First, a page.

re: Compilers and Type Checking: Good or Bad? VIEW POST


I do development in both statically and dynamically typed languages; speaking personally, I really value the added documentation that types provide beyond a certain program size.

Static types also can enhance a language's tooling; look at Hoogle for Haskell, Pursuit for PureScript, or Fancy Search for Elm, for example. I can ask these type-directed search engines "hey, is there a function that takes a String and returns an Int", and Hoogle will tell me length satisfies those requirements. Idris' type-directed search goes a step further - I can ask it "hey, is there a function that takes a vector of length N and a vect of length M and returns a vector of length N+M", and it'll tell me that ++ is how you append two vectors. It's a great tool for exploring a new language! That being said, there are similar things in some dynamic languages - Smalltalk's method finder comes to mind - but they seem more common in statically typed languages, especially descendents of ML.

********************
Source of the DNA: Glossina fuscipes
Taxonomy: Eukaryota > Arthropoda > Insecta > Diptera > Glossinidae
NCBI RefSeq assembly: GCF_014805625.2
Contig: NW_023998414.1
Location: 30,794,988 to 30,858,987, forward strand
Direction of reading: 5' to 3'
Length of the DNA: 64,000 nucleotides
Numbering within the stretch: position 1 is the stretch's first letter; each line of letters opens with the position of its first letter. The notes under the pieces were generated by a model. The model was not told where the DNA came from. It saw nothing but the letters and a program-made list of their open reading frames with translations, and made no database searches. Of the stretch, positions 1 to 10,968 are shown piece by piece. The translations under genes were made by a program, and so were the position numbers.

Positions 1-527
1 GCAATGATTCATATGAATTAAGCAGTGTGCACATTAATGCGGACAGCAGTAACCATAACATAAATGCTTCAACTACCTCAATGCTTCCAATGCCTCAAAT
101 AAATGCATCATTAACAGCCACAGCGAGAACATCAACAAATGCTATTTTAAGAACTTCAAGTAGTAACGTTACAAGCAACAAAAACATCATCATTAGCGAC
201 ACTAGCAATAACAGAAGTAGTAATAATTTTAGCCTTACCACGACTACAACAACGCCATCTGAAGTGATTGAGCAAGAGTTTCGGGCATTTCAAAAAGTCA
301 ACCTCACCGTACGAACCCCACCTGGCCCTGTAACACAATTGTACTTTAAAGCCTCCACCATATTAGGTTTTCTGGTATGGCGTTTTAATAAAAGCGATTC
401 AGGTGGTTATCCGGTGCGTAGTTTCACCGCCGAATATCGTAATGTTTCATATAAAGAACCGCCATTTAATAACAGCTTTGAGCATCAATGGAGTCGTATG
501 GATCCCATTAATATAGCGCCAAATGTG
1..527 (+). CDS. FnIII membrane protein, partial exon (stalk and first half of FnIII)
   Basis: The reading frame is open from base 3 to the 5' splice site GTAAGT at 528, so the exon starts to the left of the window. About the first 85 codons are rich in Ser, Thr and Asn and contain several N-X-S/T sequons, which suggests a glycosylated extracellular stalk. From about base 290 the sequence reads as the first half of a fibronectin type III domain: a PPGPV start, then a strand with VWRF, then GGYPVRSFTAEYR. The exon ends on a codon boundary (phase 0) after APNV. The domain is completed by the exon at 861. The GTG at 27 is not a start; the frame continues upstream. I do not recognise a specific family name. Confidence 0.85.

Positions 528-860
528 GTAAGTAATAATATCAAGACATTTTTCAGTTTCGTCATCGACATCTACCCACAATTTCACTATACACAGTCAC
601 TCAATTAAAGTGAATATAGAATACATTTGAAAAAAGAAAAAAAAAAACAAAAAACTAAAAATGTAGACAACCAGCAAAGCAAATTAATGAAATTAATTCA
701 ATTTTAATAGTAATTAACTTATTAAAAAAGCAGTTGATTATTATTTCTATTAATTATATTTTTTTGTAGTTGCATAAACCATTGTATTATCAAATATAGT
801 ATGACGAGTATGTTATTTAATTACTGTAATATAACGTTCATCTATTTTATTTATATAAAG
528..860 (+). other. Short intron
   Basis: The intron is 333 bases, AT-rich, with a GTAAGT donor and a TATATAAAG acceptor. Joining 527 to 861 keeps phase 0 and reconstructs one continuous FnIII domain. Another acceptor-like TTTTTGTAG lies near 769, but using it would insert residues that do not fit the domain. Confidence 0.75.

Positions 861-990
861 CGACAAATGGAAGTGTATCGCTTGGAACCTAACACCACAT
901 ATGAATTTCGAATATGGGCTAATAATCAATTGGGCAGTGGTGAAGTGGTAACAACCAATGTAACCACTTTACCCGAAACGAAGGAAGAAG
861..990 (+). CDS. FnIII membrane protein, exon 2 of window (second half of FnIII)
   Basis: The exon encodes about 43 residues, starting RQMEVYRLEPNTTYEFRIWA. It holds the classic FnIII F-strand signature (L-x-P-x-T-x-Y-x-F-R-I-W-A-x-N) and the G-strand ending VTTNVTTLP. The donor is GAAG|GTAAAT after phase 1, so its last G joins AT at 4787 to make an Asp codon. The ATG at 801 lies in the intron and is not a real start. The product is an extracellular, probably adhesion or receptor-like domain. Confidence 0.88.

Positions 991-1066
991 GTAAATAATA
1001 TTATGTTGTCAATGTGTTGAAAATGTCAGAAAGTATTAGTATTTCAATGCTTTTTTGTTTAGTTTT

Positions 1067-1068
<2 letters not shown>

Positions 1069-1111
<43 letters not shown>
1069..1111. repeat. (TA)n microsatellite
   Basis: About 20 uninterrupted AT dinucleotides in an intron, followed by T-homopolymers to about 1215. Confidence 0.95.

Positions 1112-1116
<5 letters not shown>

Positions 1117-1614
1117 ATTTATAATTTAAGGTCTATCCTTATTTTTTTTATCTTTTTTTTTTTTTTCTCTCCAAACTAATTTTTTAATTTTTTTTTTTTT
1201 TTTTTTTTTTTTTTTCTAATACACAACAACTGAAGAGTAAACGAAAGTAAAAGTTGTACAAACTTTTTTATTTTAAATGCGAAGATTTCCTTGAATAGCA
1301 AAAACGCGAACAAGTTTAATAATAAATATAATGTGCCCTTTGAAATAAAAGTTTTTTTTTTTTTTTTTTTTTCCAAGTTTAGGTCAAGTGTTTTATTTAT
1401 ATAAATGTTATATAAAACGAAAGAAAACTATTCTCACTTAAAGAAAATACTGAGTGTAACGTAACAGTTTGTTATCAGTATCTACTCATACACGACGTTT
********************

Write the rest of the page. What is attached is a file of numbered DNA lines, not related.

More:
It seems that one can tend to spend more time fighting with the borrow checker than actually solving real problems.

I definitely had this reaction when I started playing with Rust last year! But as a sometimes C programmer, I began to realize that the problems the borrow checker is pointing out - memory leaks and shared mutable references - are definitely real problems worth solving! I didn't see a lot of false positives from the borrow checker during my experiementation, but I know there are blind spots (eg. IIRC it's impossible to write a double linked list in safe Rust).

On a side note, if anyone from dynamic land is looking to dip their toe into static waters, especially if you know JavaScript, I highly recommend checking out Elm. Its compiler is very friendly and helps you along, and I feel like the speed of development compares to that of JS, even though it's statically typed.


Thank you - I do intend to try elm at some point, though I haven't yet. I've heard very good things about its error reporting.

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